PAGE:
What 3rd grader didn’t want to make a life out of putting mentos in coke and watching soda explode everywhere? Anthony may had graduated past this experiment onto the Physics labs at Yale, but being a graduate student hasn’t dulled his love for the early, goofy experiments. And Ryan doesn’t mind being dragged into it either. I’m pretty sure Ryan was the one with the biggest smile as coke streamed all over the Wooster Square green. And we did attract a lot of attention with these science experiments- a bunch of kids insisted on stopping their parents to watch and giggle as they enjoyed the show.
And like any good science experiment, you need teamwork. These guys had NEVER made big bubbles before. So they started over and over again. Instead of snapping at each other about what each was doing wrong, they laughed, dunked the string in the bubble solution, and tried again. And again. How fast did they need to run backwards to get the bubble going? How high should they hold the stick? How much bubble solution should they soak into the string? They tried it all. And we got a handful of great bubbles. But we got one that just lasted. They were running backwards, trying not to trip on the crowds enjoying the Cherry Blossoms in New Haven, and trying to keep pace, trying to keep the bubble going as I’m screaming at them to keep going because I’m just in place for a fab shot. And we did it! High fives all around.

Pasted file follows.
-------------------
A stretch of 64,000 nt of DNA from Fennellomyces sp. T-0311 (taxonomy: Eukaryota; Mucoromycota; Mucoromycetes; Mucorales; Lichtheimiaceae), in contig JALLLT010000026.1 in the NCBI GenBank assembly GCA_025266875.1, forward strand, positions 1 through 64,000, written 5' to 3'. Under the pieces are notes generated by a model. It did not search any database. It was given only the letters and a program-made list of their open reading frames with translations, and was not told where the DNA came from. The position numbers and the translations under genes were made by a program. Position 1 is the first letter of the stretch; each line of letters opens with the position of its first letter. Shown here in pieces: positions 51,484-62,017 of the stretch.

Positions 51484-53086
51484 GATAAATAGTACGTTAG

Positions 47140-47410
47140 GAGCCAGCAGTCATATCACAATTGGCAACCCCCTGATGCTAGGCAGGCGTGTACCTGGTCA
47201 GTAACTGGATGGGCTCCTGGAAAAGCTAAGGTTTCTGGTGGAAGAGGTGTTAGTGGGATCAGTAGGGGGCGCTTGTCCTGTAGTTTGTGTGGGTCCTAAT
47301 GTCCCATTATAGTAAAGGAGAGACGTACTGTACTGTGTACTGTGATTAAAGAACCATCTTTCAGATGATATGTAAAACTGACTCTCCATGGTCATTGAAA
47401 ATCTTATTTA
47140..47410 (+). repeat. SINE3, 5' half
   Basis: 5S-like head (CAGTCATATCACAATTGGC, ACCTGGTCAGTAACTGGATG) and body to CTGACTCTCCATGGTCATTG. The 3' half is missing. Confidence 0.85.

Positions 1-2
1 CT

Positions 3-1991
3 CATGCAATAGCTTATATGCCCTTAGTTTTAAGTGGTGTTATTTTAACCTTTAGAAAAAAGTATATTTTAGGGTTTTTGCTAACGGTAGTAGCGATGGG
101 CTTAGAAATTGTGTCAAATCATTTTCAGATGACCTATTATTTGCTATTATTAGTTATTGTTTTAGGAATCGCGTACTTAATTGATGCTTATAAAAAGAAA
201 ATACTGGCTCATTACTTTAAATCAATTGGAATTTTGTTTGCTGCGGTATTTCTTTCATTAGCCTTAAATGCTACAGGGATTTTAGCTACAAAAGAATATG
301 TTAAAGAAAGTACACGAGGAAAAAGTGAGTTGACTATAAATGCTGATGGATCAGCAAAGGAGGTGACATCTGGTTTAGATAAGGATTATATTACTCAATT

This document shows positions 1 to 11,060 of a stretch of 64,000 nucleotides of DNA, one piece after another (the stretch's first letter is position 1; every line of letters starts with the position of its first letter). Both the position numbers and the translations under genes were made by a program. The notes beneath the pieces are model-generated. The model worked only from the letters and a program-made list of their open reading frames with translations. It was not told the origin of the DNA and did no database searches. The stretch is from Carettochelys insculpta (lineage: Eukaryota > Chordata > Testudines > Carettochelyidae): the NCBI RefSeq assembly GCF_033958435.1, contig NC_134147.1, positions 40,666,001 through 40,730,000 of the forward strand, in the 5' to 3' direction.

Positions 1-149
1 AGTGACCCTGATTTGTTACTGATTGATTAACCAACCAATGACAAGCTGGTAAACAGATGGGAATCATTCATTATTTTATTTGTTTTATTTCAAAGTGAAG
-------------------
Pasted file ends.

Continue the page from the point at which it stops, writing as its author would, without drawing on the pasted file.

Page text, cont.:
We smelt like just bathed in bubble solution. Anthony and Ryan’s hoodies were a mixture of solution and random cherry blossom petals. We talked geeky science stuff as we walked back to the car. And while we made sure to get some classic shots of them, they later told me that they just loved the science photos. A Wooster Square New Haven engagement. It was them.